3 Ways to Restore Optimism at Work

3 Ways to Restore Optimism at Work

Posted on 08. Jun, 2010 by in Wake Up & Shake It Up

This is the second of 14 special blog posts in the Wake Up & Shake It Up Blog series. We’ve got 12 guest bloggers. Today I share my thoughts…

I need you to do one thing before you read any further.  I need you to silence the skeptic voice in your head. I’m asking you to read the rest of this blog from a perspective of what’s possible.

In organizations across the country the mood is anxious, at minimum. Not in all, but definitely in most. And it’s time to shift the mood to one of optimism.

Your organization can’t afford to wallow in the muck that’s accumulating around everyone’s feet.  It’s time to engage your employees. Research from Hewitt Associates put the price tag of employee disengagement at $10,000 per employee in annual profits.

To shift the mood requires your uncommon leadership.

Here are 3 ways you can restore optimism at work by reengaging your people through uncommon leadership acts.

Help Employees Self-Actualize: Yup, you read it here.  I was chastised by a VP in HR for believing this. Here’s the reality: your employees spend more time at work then they do at home.  They are giving up precious time to work on themselves.  Gone are the days where employees separate their work-self from their “real-self.” Help employees grow personally and professionally and then get out of their way. Let them show you their appreciation for recognizing them as a whole person with interests outside the company.

Human Engagement: Social media is helping us reconnect with each other.  Amazing conversations are happening; collaboration is taking on new forms.  This blog series was made possible because of social media – Twitter specifically.  Apply what social media is re-teaching us: engage your people through authentic conversations that aren’t spruced up with fancy presentations, impersonal emails, or rehearsed, recorded speeches.

Walk amongst your people. Sit down with them at lunch. Learn about who they are. Share who you are. People want to connect – it’s in our nature as human beings.

Own Up to the Impacts from Drastic Cuts: Many organizations made tough personnel decisions because of the economy. When it comes to profit and employees, organizations think short-term and hack the workforce to save profits. It only unravels a host of problems in the long run that I can’t explore in this particular blog post.

If you made personnel cuts you need to know that it hurt your employees more than you know. Talk about it. Don’t let it go unmentioned. Discussing the impacts helps the healing.  And trust me, there are some companies out there who are in serious need of healing.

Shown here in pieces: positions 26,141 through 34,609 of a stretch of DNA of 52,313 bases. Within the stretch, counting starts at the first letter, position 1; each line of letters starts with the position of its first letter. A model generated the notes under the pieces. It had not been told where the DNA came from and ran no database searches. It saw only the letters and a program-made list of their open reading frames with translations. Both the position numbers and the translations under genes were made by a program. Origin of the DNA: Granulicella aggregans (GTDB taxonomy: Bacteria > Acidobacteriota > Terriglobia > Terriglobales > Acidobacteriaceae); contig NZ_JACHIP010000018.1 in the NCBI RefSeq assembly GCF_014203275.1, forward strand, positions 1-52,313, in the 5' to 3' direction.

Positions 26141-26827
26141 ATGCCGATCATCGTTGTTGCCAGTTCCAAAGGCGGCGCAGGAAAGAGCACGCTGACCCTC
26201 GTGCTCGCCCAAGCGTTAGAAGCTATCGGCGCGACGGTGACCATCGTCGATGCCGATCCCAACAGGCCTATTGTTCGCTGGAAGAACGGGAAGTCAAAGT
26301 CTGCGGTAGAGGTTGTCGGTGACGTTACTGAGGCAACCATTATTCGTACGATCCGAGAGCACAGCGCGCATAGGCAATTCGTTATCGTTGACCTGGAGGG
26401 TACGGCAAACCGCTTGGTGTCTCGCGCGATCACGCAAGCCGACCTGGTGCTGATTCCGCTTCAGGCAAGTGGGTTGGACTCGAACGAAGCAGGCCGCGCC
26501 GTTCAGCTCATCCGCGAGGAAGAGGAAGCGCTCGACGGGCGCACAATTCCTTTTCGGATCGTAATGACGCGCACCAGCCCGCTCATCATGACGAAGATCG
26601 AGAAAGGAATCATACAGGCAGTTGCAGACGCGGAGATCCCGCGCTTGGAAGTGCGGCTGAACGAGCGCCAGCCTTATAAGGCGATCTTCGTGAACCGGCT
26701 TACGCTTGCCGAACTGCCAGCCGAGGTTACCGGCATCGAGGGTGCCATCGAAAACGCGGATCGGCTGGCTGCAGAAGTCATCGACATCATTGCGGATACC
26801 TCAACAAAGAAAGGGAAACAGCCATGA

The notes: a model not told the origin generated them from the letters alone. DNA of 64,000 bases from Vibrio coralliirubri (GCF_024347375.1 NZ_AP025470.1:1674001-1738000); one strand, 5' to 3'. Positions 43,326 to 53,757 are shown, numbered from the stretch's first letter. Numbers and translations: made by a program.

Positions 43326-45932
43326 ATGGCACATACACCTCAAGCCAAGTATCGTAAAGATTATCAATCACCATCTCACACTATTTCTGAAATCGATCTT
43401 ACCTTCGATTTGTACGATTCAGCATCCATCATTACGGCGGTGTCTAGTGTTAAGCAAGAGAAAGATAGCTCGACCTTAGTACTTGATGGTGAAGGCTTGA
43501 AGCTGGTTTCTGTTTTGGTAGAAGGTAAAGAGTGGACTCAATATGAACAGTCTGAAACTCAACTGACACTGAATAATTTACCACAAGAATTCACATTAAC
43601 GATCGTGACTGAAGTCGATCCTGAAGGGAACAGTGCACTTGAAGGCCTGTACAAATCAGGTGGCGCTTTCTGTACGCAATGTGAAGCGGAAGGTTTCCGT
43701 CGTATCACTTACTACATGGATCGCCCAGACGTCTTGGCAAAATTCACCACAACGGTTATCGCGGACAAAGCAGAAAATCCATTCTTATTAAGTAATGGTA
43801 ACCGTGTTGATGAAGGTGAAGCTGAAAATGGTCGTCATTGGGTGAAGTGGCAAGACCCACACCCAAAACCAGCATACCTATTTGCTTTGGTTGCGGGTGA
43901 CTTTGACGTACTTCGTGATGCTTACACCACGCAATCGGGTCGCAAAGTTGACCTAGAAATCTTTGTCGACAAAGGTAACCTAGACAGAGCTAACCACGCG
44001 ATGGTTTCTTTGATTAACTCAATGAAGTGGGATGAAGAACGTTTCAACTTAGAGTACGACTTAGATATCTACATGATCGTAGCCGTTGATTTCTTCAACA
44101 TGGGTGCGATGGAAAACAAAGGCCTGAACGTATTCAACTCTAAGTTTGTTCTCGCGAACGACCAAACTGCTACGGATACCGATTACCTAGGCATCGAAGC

And if this all sounds very touchy-feely, recall my request of you at the beginning of this blog post. Uncommon leadership means rewiring your style to connect with your employees as people, on a human level, not as a means to profit.


So, what are you willing to take on? Share what action you’ll take to restore optimism in your workplace.

Your comments could be included in the commemorative, free eBook highlighting reader’s experiences.  The eBook will come out in July after this series ends.

P.S. If you want a real world example, read this HBR blog post.

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11 Responses to “3 Ways to Restore Optimism at Work”

  1. Mike Henry Sr.

    10. Jun, 2010

    Shawn, great point about self-actualization. I also read it in The Dream Manager by Matthew Kelly. The best thing a manager can do for their team mates is help them make sure energy spent in pursuit of the company’s goals produces a result that furthers them toward their own goals. In my humble opinion, that’s the only way to address turnover in any business. You can manipulate that with short-term rewards or you can encourage that with honest, sincere leadership. Or you can help them find some place else to be. Why would any employee sacrifice their personal goals for the company? But more importantly, why would any respectable organization ask its people to do that?

    Mike…

    Reply to this comment
    • Shawn Murphy

      10. Jun, 2010

      From what I’ve seen, many companies struggle with allowing employees to pursue personal goals. It’s a traditional view. I also think it’s generational…though this may be a bit stereotypical. I think anytime an organization enables employees to grow in both their professional and personal lives, most employees are more apt to give more.

      Reply to this comment
  2. Monica Diaz

    12. Jun, 2010